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MAIB: Empty Wheelhouse Contributed to Collision and Sinking

MAIB
Achieve under tow after the collision (MAIB / RNLI)

Published Dec 5, 2021 10:07 PM by The Maritime Executive

The MAIB has released its report into the collision of the fishing vessel Achieve with the freighter Talis in November 2020, which resulted in the sinking of Achieve. The agency found that neither vessel had kept an effective watch in fog, and that no one was in the Achieve's wheelhouse at the time of the collision.  

At about 0530 hours on Nov. 8, 2020, the trawler Achieve departed North Shields, England, bound for fishing grounds off Tynemouth. The skipper planned to fish during the day and return to North Shields that afternoon. Conditions were overcast with patches of fog.

At about 1430 hours that afternoon, the freighter Talis departed Blyth with a cargo of red stone, bound for the Netherlands. With the chief officer on watch, Talis maintained a steady southeasterly course at eight knots, headed for the waters off Tynemouth.

At about the same time, the captain of the Achieve decided to return to port. He got under way and engaged the autopilot, heading southwest at about five knots. After testing out his new radar - installed two days earlier - he left the wheelhouse unattended and went aft to check on his deckhand.

At 1538, Talis' chief officer detected Achieve on the radar when the fishing boat was about one nautical mile away on the port bow. He saw no corresponding AIS signal, so he and his AB tried to spot the vessel visually with their binoculars. They did not immediately spot her, but within a few moments, Achieve emerged from the fog. Talis' chief officer sounded one long blast of the whistle and put the rudder hard to starboard; Achieve did not alter course appreciably, and she struck Talis on the port side at about 1541.

Aboard Achieve, the bilge alarms sounded soon after the collision. The deckhand went below and found several sprung planks around the stem, with water flowing in. He decided not to try to go into the after section of the space to start the engine-powered bilge pump, fearing that he would be trapped by rising water.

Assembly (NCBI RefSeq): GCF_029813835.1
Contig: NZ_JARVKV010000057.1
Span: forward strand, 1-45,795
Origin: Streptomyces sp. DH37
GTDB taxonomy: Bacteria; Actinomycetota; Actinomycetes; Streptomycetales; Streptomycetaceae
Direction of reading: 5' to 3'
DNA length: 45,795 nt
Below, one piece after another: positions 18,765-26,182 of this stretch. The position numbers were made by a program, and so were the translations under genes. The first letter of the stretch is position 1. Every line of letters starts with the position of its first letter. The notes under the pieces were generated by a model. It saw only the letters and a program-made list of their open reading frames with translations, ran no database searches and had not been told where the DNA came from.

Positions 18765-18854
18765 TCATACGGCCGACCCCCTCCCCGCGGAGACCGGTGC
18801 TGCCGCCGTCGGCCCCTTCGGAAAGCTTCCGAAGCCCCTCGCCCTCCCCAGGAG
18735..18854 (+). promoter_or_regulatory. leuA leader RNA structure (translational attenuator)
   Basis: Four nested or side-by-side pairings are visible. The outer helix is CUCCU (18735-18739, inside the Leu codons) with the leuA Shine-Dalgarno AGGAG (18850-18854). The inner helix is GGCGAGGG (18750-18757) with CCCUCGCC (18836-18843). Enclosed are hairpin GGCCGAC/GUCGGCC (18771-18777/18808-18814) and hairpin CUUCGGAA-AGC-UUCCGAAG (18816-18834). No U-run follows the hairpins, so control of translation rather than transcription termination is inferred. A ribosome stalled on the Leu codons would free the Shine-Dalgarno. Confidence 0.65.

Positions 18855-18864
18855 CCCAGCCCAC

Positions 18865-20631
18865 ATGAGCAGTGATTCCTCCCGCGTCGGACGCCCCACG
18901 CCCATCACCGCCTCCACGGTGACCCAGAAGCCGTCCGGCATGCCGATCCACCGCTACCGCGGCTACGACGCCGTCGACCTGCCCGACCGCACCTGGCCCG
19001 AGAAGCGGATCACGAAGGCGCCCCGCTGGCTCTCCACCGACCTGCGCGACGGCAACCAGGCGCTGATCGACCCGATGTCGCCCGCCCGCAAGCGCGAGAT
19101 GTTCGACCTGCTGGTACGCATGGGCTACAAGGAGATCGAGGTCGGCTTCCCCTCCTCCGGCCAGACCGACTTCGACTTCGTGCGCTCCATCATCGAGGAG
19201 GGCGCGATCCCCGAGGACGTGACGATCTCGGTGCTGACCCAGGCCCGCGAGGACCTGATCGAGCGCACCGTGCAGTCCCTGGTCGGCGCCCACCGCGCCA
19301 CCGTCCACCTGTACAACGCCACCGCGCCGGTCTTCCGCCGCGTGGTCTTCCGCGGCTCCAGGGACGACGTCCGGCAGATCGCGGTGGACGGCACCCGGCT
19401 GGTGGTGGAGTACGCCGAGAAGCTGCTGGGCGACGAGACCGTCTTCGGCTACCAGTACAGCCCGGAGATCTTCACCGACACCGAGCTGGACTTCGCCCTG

The Achieve's master made a distress call to the Humber Coastguard, which tasked the Tynemouth RNLI all-weather lifeboat (ALB) with responding. The lifeboat was on scene by about 1605, and it rigged up a towline and salvage pump. However, the Achieve continued to settle lower in the water, and her master and deckhand decided to abandon ship onto the all-weather lifeboat. The fishing vessel sank at about 1810 hours in about 60 feet of water.

Talis sustained a minor dent on her port side, with no hull penetrations or flooding. In the minutes after the collision, she offered her assistance to Achieve, but she was released by the UK Coastguard and continued her voyage to the Netherlands. 

The MAIB concluded that neither vessel was keeping an effective lookout in conditions of restricted visibility. Achieve’s wheelhouse was unmanned at the time of the collision, and the MAIB found that with more attentive watchkeeping aboard Talis, the chief officer could have detected the risk of collision sooner. In addition, the board determined that even after the risk was identified, the Talis chief officer’s action was "hesitant and too late to avoid a collision."